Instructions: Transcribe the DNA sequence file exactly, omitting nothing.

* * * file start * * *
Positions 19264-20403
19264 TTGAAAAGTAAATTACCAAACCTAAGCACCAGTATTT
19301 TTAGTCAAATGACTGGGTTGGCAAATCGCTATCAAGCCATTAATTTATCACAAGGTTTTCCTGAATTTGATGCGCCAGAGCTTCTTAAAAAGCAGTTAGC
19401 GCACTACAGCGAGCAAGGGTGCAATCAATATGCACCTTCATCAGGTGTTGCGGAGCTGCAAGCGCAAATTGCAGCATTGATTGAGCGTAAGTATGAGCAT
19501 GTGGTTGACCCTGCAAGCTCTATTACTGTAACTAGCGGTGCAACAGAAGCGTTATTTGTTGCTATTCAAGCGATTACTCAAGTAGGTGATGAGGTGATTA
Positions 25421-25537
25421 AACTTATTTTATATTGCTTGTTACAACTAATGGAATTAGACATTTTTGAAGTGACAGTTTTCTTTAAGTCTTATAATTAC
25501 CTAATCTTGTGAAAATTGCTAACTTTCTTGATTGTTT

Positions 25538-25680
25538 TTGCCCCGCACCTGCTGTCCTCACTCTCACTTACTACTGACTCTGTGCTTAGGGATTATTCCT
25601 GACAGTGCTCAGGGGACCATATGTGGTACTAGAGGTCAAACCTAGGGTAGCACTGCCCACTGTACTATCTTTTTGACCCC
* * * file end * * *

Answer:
Positions 19264-20403
19264 TTGAAAAGTAAATTACCAAACCTAAGCACCAGTATTT
19301 TTAGTCAAATGACTGGGTTGGCAAATCGCTATCAAGCCATTAATTTATCACAAGGTTTTCCTGAATTTGATGCGCCAGAGCTTCTTAAAAAGCAGTTAGC
19401 GCACTACAGCGAGCAAGGGTGCAATCAATATGCACCTTCATCAGGTGTTGCGGAGCTGCAAGCGCAAATTGCAGCATTGATTGAGCGTAAGTATGAGCAT
19501 GTGGTTGACCCTGCAAGCTCTATTACTGTAACTAGCGGTGCAACAGAAGCGTTATTTGTTGCTATTCAAGCGATTACTCAAGTAGGTGATGAGGTGATTA
Positions 25421-25537
25421 AACTTATTTTATATTGCTTGTTACAACTAATGGAATTAGACATTTTTGAAGTGACAGTTTTCTTTAAGTCTTATAATTAC
25501 CTAATCTTGTGAAAATTGCTAACTTTCTTGATTGTTT

Positions 25538-25680
25538 TTGCCCCGCACCTGCTGTCCTCACTCTCACTTACTACTGACTCTGTGCTTAGGGATTATTCCT
25601 GACAGTGCTCAGGGGACCATATGTGGTACTAGAGGTCAAACCTAGGGTAGCACTGCCCACTGTACTATCTTTTTGACCCC